CDC says 127 suspected and confirmed cases of polio-like condition

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The Centers for Disease Control and Prevention said Tuesday it has received reports of 127 suspected cases of a polio-like condition called acute flaccid myelitis or AFM.

So far, 62 cases have been confirmed in 22 states, the CDC said. That makes 2018 look like it might end up being a year with more cases than usual, the CDC’s Dr. Nancy Messonnier told reporters.

It’s still not clear what is causing the condition, which can develop after a viral infection.

“We have not been able to find the cause of the majority of AFM cases,” Messonnier said. “We have detected enterovirus in several of these individual cases.”

None of the specimens has tested positive for polio virus, however. Polio was eradicated in the U.S. by vaccination. “AFM can be caused by other viruses such as enterovirus and West Nile virus as well as environmental toxins and autoimmune disease,” Messonnier said.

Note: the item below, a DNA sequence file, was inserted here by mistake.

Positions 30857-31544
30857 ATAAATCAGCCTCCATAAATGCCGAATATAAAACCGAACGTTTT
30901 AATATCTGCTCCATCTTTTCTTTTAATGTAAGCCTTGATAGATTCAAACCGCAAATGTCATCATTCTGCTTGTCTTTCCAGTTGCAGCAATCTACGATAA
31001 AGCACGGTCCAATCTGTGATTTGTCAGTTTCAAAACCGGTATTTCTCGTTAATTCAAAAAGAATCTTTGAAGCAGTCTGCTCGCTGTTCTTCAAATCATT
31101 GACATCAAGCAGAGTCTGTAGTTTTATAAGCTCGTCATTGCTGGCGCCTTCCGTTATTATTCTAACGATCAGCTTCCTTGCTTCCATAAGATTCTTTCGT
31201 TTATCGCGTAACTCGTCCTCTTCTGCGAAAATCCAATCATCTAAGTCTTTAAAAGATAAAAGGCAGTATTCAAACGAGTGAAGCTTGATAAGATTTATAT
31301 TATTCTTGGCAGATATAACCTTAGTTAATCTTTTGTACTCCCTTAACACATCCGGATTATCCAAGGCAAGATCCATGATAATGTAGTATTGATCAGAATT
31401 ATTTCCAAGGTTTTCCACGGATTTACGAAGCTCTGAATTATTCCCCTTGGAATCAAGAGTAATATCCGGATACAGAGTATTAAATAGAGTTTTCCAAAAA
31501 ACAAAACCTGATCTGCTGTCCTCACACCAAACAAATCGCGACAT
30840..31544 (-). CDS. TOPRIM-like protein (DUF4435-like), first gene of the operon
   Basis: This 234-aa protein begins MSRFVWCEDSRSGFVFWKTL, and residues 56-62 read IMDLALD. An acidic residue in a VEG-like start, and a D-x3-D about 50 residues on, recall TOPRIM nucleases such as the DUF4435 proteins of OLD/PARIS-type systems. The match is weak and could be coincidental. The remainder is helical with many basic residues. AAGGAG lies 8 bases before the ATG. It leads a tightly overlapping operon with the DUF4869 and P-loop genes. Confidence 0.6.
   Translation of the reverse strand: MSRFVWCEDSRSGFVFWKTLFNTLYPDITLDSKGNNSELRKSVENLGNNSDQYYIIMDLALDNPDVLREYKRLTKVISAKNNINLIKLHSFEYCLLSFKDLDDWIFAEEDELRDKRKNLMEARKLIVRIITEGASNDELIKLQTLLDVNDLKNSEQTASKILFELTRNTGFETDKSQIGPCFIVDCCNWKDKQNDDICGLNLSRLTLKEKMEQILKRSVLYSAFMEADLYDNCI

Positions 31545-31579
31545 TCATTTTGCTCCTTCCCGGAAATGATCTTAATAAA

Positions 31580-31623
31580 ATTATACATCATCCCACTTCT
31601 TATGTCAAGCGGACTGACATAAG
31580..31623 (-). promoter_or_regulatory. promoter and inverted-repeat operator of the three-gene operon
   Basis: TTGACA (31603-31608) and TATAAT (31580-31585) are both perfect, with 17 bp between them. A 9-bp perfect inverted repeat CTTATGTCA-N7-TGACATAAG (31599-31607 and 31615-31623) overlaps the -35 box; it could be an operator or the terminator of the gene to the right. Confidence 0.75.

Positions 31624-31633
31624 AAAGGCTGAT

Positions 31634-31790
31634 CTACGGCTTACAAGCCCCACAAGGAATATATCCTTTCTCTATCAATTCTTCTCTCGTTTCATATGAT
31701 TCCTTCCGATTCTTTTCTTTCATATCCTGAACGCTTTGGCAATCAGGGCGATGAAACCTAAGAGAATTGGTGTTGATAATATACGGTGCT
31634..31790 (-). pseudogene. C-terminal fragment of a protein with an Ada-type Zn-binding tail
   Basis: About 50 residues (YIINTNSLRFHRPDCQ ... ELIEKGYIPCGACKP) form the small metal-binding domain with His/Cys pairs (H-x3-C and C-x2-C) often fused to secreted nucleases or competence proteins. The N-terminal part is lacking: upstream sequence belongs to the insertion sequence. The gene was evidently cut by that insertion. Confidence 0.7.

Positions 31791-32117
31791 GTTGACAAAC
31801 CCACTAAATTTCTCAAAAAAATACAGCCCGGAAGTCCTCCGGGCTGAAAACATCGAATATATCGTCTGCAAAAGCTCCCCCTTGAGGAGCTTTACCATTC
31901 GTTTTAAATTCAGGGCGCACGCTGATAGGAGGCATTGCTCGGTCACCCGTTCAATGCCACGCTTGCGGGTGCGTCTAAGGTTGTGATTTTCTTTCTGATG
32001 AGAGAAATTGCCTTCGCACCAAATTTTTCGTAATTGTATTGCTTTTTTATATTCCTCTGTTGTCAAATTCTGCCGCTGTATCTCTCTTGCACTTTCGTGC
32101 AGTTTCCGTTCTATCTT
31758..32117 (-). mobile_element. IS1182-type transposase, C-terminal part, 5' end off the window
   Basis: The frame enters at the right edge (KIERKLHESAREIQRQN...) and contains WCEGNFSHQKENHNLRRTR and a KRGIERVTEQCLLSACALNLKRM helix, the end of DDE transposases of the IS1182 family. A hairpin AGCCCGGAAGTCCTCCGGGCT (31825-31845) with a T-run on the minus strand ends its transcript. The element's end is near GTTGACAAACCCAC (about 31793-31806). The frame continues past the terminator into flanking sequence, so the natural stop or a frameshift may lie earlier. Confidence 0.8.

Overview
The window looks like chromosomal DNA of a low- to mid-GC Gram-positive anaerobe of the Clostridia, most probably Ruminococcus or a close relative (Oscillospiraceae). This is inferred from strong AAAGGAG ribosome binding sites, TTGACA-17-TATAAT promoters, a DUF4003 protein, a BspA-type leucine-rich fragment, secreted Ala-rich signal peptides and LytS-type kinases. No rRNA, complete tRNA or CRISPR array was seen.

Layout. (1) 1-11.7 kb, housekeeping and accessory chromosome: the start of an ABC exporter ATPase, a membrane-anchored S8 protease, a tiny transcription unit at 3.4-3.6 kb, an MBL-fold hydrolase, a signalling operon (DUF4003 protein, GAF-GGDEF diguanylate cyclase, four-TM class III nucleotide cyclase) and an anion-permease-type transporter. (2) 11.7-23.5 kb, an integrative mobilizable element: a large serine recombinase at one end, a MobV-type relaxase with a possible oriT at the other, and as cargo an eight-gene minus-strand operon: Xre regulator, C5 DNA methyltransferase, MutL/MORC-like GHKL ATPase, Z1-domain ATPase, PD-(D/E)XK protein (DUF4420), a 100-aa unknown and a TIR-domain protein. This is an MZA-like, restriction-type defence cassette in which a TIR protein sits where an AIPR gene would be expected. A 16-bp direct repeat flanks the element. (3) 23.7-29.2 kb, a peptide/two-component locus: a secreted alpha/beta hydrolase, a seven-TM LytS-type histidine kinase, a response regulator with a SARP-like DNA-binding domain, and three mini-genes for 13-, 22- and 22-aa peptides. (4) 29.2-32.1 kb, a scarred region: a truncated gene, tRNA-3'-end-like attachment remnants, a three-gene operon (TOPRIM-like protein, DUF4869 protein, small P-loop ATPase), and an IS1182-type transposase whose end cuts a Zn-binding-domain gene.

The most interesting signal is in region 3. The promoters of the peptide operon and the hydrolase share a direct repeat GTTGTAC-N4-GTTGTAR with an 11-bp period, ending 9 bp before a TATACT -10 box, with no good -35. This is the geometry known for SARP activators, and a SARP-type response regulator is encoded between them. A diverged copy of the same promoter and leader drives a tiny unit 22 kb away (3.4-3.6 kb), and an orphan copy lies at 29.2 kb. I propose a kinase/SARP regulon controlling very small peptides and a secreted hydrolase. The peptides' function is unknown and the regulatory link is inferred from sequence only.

“We are actually looking at everything. We are looking beyond the normal infectious diseases that can cause this.”

The CDC does not name states with confirmed or suspected cases. NBC News had done its own unofficial survey of state health officials and found 87 confirmed or suspected cases in 26 states.

It takes some time to investigate each case, Messonnier said. To confirm a case requires not only that a child have symptoms of limb weakness or paralysis, but a magnetic resonance imaging (MRI) scan that shows specific damage in the spinal cord.

Depending on which part of the spine is damaged, different muscles can become weak or paralyzed.

This can cause a range of symptoms, from difficulty lifting an arm to severe weakening of the muscles used in breathing. That can require use of a ventilator to help the patient breathe.